Skip to main content

Sign up for our newsletter.

Quality journalism. Progressive values. Direct to your inbox.

U.S. Army General John F. Campbell speaks Dec 8, 2014 at North Kabul Afghanistan International Airport, Afghanistan. (Photo: ResoluteSupportMedia/flickr/public domain)

U.S. Army General John F. Campbell speaks Dec 8, 2014 at North Kabul Afghanistan International Airport, Afghanistan. (Photo: ResoluteSupportMedia/flickr/public domain)

Classified: US Military Imposes 'Startling' Blackout On Key Details Of War In Afghanistan

'It’s not just a particular fact or figure that’s being classified, but whole categories of previously public information.'

Sarah Lazare

In an unprecedented blackout, top U.S. military officials have quietly classified key information about how they are spending the over $65 billion dollars appropriated since 2002 to train Afghan forces.

New York Times reporter Matthew Rosenberg, who broke the story in the press on Thursday, explained, "until this month the American-led coalition regularly shared details on how the money was being put to use and on the Afghan forces' progress."

However, this information has been suddenly declared off-limits, meaning that over 100 critical aspects of U.S. policy in Afghanistan are shielded from public disclosure. These include:

  • How much money the U.S. spends on weapons and equipment for the Afghan National Army.
  • The total dollars the U.S. spends on salaries for Afghan national police.
  • The number of active Afghan military and police personnel.
  • Full details about U.S. training programs for Afghan forces.

A report released this week by the Special Inspector General for Afghanistan Reconstruction John Sopko states, "The classification of this volume of data for SIGAR’s quarterly report is unprecedented."

"The decision leaves SIGAR for the first time in six years unable to publicly report on most of the U.S.-taxpayer-funded efforts to build, train, equip, and sustain the ANSF (Afghan National Security Forces)," the report continues.

Addressing the Inspector General, Gen. John F. Campbell, the U.S. commander of coalition forces, claimed that classification is necessary to "protect the lives of those individuals who could be put at risk by the release of sensitive information."

But Steven Aftergood, director of the Federation of American Scientists Project on Government Secrecy, pointed out, "The General did not explain how budget and contracting information, among other routine data, could be used to sharpen attacks against allied forces."

"For years, this kind of information has been available," Aftergood told Frontline. "It’s not just a particular fact or figure that’s being classified, but whole categories of previously public information. That is both stunning and disturbing."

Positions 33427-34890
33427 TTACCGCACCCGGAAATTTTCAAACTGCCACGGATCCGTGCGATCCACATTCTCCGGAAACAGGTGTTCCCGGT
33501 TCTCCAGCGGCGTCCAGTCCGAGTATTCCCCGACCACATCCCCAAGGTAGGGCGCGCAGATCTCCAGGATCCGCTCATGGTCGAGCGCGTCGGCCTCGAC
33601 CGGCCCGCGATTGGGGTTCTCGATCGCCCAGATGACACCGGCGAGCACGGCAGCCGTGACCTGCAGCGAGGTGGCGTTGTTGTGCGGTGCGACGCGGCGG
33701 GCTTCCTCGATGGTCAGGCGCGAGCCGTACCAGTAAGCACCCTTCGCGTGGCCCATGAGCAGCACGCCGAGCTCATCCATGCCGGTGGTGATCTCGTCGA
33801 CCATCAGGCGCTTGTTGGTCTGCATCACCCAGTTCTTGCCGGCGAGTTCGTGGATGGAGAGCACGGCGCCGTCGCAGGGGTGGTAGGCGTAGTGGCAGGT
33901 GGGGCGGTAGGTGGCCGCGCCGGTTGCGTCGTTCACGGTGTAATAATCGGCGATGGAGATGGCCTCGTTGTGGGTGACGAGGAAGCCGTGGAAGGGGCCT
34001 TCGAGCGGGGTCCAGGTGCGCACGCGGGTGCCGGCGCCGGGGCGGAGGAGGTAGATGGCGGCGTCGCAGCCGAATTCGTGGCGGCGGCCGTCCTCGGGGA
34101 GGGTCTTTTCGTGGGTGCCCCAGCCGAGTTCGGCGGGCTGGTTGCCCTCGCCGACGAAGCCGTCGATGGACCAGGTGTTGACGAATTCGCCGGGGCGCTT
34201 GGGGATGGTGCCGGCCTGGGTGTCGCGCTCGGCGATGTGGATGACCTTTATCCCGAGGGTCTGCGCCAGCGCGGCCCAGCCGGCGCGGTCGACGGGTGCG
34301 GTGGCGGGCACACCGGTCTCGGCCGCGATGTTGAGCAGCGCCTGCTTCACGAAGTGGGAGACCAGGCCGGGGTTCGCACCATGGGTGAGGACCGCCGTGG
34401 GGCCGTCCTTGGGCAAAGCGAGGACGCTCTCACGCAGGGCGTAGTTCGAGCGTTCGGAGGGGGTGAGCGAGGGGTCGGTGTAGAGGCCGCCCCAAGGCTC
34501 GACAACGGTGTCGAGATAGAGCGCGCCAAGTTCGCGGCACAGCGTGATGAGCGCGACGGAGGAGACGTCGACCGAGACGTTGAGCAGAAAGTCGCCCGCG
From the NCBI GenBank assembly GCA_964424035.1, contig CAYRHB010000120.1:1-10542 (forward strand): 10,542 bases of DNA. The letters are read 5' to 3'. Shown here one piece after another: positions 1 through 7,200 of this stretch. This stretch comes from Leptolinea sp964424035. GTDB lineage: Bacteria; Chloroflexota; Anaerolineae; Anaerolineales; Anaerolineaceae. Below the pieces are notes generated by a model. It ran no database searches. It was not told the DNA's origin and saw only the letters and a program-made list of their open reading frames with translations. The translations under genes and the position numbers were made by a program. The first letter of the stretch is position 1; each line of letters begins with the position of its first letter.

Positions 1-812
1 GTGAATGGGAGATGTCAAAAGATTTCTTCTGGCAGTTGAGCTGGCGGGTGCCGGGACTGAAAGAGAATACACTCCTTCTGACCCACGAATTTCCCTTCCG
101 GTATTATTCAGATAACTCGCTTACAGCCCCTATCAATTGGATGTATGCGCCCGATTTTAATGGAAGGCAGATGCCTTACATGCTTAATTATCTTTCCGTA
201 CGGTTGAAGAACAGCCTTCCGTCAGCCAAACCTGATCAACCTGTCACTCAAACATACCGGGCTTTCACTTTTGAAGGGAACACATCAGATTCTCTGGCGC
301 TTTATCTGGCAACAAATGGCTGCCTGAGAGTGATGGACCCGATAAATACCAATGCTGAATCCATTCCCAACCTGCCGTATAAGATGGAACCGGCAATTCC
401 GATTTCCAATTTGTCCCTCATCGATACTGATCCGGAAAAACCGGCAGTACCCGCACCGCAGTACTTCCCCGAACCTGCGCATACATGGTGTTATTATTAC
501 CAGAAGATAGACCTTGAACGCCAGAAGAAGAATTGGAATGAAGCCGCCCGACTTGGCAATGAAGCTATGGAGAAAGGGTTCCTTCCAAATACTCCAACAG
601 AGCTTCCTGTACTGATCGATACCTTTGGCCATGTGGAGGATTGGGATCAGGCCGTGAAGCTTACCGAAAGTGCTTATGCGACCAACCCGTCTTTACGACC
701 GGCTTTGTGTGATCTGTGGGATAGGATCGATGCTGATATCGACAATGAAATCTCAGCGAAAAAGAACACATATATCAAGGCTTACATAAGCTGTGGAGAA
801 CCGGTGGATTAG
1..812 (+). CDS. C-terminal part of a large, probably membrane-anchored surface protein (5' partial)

Others drew their own conclusions:

The U.S. military is pulling the veil over this information at a time when the United States is locking in at least another decade of war in the country and publicly claiming that its strategy centers on the training and building of Afghan forces. The Obama administration is expected to request for the 2016 budget at least $42 billion for the war in Afghanistan, signaling the long-term nature of U.S. military entanglement in the country.

The new classifications, furthermore, come at an especially dangerous time for Afghan people. According to the United Nations Assistance Mission in Afghanistan (UNAMA), 2014 was the deadliest year on record for Afghan civilians since the global body began making reports in 2009.


Our work is licensed under Creative Commons (CC BY-NC-ND 3.0). Feel free to republish and share widely.

We've had enough. The 1% own and operate the corporate media. They are doing everything they can to defend the status quo, squash dissent and protect the wealthy and the powerful. The Common Dreams media model is different. We cover the news that matters to the 99%. Our mission? To inform. To inspire. To ignite change for the common good. How? Nonprofit. Independent. Reader-supported. Free to read. Free to republish. Free to share. With no advertising. No paywalls. No selling of your data. Thousands of small donations fund our newsroom and allow us to continue publishing. Can you chip in? We can't do it without you. Thank you.

EPA Urged to 'Finish the Job' After Latest Move to Protect Bristol Bay From Pebble Mine

"Local residents, scientists, and the broader public all agree that this is quite simply a bad place for a mine, and it is past time for the EPA to take Pebble off the table permanently," said one activist in Alaska.

Jessica Corbett ·


'Zero Tolerance for Corruption': Grijalva, Porter Demand Answers on Alleged Trump Pardon Bribery Scheme

The Democrats believe a real estate developer donated to a Trump-aligned super PAC in exchange for the pardons of two other men.

Julia Conley ·


Millions of Americans Lack Adequate Health Coverage, But the Pentagon Has a New Nuclear Bomber to Flaunt

"This ominous death machine, with its price tag of $750 million a pop, brings huge profits to Northrop Grumman but takes our society one more step down the road of spiritual death," peace activist Medea Benjamin said of the new B-21 Raider.

Brett Wilkins ·


Betrayal of Railway Workers Ignites Working-Class Fury Toward Biden and Democrats

"Politicians are happy to voice platitudes and heap praise upon us for our heroism throughout the pandemic," said one rail leader. "Yet when the steel hits the rail, they back the powerful and wealthy Class 1 rail carriers every time."

Jessica Corbett ·


With GOP House Control Looming, Pascrell Calls for Swift Release of Trump Tax Records

"Donald Trump tried to hide his tax returns from our oversight but after 1,329 days we have finally obtained the documents," said the New Jersey Democrat. "We should review and release them."

Kenny Stancil ·

Common Dreams Logo